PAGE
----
Washington, July 2: After a decade of proliferating customer care from Indian call centres, Americans are now bracing for nursing care from India.
There will be no limit until 2014 to the number of experienced nurses who can emigrate to the US if a bill recently adopted by the Senate becomes law.
A provision to remove the existing ceiling on immigrant nurses was introduced in the bill by Republican Senator Sam Brownback, an active member of the Senate India Caucus.
It is aimed at filling a critical current shortage of 380,000 nurses in American hospitals, which is expected to go up to 800,000 by the year 2020, according to US government projections.
What is standing in the way of this wave of immigration by Indian nurses to America, though, is that the other chamber of America’s legislature does not like many provisions in the over-arching immigration bill passed by the Senate.
The House of Representatives has passed its own immigration bill, which does not contain any relief to prospective immigrant nurses from abroad.
Feelings against illegal immigration are expected to be a major issue in the mid-term election here in November and for many Congressmen seeking re-election, this is a make-or-break issue.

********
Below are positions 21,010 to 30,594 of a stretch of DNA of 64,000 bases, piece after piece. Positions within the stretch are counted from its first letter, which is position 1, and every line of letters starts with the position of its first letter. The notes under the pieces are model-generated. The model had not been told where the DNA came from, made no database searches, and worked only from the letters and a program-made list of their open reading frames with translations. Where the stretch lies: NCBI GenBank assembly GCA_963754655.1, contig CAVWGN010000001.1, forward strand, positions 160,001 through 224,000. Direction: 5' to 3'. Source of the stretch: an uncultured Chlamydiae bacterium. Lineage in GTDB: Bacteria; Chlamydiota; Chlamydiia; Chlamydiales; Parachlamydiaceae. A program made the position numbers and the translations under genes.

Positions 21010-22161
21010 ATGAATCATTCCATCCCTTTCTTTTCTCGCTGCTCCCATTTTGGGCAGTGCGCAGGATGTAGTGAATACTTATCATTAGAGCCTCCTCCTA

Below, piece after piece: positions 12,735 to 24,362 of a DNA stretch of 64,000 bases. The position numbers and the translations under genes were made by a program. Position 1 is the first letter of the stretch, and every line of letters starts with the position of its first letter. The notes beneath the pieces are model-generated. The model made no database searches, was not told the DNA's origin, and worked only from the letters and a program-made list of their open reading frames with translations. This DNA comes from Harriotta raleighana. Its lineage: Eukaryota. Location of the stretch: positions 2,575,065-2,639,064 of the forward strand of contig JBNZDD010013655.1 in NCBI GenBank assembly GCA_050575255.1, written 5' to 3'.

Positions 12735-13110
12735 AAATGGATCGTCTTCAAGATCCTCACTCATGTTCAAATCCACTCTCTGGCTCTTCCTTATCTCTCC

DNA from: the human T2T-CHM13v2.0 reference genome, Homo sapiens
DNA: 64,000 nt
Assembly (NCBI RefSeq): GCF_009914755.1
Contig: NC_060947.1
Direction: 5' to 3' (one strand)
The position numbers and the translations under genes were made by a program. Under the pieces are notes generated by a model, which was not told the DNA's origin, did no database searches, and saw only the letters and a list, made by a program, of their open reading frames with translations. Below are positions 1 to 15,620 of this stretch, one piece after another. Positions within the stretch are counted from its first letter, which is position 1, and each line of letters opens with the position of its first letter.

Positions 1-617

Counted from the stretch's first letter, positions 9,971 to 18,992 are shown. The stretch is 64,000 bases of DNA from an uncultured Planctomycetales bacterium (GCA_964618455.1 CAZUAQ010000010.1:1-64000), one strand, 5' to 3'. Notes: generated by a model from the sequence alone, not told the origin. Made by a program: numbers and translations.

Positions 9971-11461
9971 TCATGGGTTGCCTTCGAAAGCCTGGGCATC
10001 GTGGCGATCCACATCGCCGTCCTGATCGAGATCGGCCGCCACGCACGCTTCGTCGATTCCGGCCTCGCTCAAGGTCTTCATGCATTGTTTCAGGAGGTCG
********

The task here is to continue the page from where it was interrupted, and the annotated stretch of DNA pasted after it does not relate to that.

Dennis Hastert, the Republican Speaker of the House of Representatives, is, therefore, trying to navigate the issue by proposing “town hall” meetings across the country to assess popular views before the House and the Senate reconcile their versions of the bill into a common legislation for presidential assent.
By seeking town hall meetings, Hastert hopes he can delay the bill until the next Congress in 2007 and stave off Republican casualties in the November election over immigration.
But that has not stopped American recruiters from flocking to India in anticipation of an exodus of Indian nurses.
Some recruiters have already set up Indian affiliates to scout for nurses and have held workshops in south India to educate prospective immigrants about how to be ready to leave Indian shores once America removes the cap on their arrival here.
Traditionally, the southern states, especially Kerala, has been a source for trained nurses in Europe and the US.
There is so much interest among Indian nurses in US hospital jobs that the American consulate in Chennai has a web page with 14 “Frequently Asked Questions” about emigrating to America as a nurse: http://chennai.usconsulate.gov/employment_based_visas.html
A registered nurse emigrating to the US can expect a starting salary of about $ 40,000 a year. This can go up to about $ 48,000 in three years.
“The ANA is not anti-immigration,” says an official of the American Nurses Association representing over 150,000 registered nurses in this country.
“What we object to is the practice of luring highly skilled nurses from South Africa, India, and other countries that depend greatly on these health care practitioners’ skills and talents, to work in health care facilities here.”
But it is well known that the association is worried that an influx of Indian nurses may push down their wages.
For the same reason, hospital owners are enthusiastic about bringing nurses from developing countries.